# How do I compute beta regression response using coefficients?

For this example assume we have a data Reading skills from a betareg package.

data("ReadingSkills", package = "betareg")
##   accuracy dyslexia     iq
## 1  0.88386       no  0.827
## 2  0.76524       no  0.590
## 3  0.91508       no  0.471
## 4  0.98376       no  1.144
## 5  0.88386       no -0.676
## 6  0.70905       no -0.795


And I have a beta regression model from the example:

rs_beta <- betareg(accuracy ~ dyslexia * iq | dyslexia + iq,
data = ReadingSkills, hessian = TRUE)



So I have a coefficients :

coef(rs_beta)
##       (Intercept)          dyslexia                iq       dyslexia:iq
##         1.1232251        -0.7416450         0.4863696        -0.5812569
## (phi)_(Intercept)    (phi)_dyslexia          (phi)_iq
##         3.3044312         1.7465642         1.2290731


If I compute the response using the predict() function it gives me:

predict(rs_beta, newdata = ReadingSkills[1,], type = "response")
## 1
## 0.9397888


I know that by default it is using logit link function. So I am trying to compute this manually for the first observation with the coefficients above and it gives me:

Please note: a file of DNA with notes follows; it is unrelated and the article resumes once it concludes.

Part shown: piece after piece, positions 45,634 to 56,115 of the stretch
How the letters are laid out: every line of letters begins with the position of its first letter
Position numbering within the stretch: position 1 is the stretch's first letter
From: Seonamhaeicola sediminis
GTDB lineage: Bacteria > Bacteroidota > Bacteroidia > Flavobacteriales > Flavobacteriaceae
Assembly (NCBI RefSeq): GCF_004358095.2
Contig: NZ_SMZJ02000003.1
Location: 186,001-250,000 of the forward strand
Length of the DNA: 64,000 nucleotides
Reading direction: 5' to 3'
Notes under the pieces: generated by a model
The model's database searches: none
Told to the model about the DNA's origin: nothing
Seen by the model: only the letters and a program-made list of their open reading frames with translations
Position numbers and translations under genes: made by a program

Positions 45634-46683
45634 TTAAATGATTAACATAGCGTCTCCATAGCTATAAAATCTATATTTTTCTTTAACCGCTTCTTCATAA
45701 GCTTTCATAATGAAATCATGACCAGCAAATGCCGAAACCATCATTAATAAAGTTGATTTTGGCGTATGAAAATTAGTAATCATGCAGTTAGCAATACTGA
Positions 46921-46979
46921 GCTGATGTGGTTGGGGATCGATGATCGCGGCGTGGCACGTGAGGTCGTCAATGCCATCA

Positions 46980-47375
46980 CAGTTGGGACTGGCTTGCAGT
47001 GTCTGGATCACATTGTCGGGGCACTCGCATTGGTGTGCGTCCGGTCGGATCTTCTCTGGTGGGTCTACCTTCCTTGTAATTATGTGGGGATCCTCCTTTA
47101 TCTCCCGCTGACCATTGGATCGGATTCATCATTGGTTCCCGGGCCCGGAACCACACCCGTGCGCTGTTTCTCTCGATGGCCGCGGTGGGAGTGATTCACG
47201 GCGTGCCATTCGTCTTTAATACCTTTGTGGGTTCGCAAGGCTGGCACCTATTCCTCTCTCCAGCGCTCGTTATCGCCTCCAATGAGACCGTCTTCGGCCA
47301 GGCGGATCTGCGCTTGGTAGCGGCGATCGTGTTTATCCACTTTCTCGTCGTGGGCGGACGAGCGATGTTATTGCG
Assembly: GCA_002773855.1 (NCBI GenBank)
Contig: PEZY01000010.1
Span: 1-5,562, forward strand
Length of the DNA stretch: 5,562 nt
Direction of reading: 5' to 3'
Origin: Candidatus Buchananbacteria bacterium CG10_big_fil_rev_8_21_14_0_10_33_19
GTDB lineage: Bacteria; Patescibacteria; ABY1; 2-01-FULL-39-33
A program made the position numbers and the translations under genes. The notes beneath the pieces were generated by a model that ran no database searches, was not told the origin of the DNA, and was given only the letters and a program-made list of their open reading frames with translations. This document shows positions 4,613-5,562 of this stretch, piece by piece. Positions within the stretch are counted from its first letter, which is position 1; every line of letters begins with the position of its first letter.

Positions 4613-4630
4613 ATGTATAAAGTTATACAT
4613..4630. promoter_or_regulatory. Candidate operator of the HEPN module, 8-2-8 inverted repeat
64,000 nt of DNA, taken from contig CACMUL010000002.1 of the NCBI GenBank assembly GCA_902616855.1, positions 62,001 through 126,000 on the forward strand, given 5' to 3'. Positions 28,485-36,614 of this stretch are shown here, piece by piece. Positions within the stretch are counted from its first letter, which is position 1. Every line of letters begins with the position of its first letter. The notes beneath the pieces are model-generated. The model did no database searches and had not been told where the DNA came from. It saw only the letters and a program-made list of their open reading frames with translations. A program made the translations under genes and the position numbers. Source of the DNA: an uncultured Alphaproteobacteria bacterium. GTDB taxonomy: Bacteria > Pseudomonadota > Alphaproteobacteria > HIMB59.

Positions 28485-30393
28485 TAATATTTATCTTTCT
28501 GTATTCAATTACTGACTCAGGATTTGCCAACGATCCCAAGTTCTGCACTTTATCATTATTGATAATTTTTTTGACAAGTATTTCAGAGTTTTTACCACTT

$$\begin{eqnarray*} \mathrm{logit}(r) & = & 1.1232251 + 0.4863696 \cdot 0.827 = 1.5245 \\ r & = & 0.82134 \end{eqnarray*}$$

Where do I make a mistake?

The reason is that dyslexia uses sum contrasts rather than the default treatment contrasts, see ?ReadingSkills. This means that it is coded -1/1 rather than 0/1. The reason for this is to match the results from the original Smithson & Verkuilen (2006, Psychological Methods) paper.

Thus, the first row of the model matrix is:

model.matrix(rs_beta)[1,]
## (Intercept)    dyslexia          iq dyslexia:iq
##       1.000      -1.000       0.827      -0.827


Consequently, the prediction is (using a little bit of rounding for simplicity):

$$\begin{eqnarray*} \mathrm{logit}(\mu) & = & 1.1232 - 0.7417 \cdot (-1) + 0.4864 \cdot 0.827 - 0.5813 \cdot (-0.827) = 2.7479 \\ \mu & = & 0.9398 \end{eqnarray*}$$

The exact result can be obtained by:

plogis(model.matrix(rs_beta)[1,] %*% coef(rs_beta, model = "mean"))
##           [,1]
## [1,] 0.9397888

• Indeed thanks a lot, just a moment ago I have noticed it when I read a first example from the pdf below (I attach , maybe it will help someone) where instead of classical dummy coding the -1/1 coding was implemented for both variables. And thank you for your clarification! researchgate.net/publication/… Commented Jun 17, 2020 at 20:56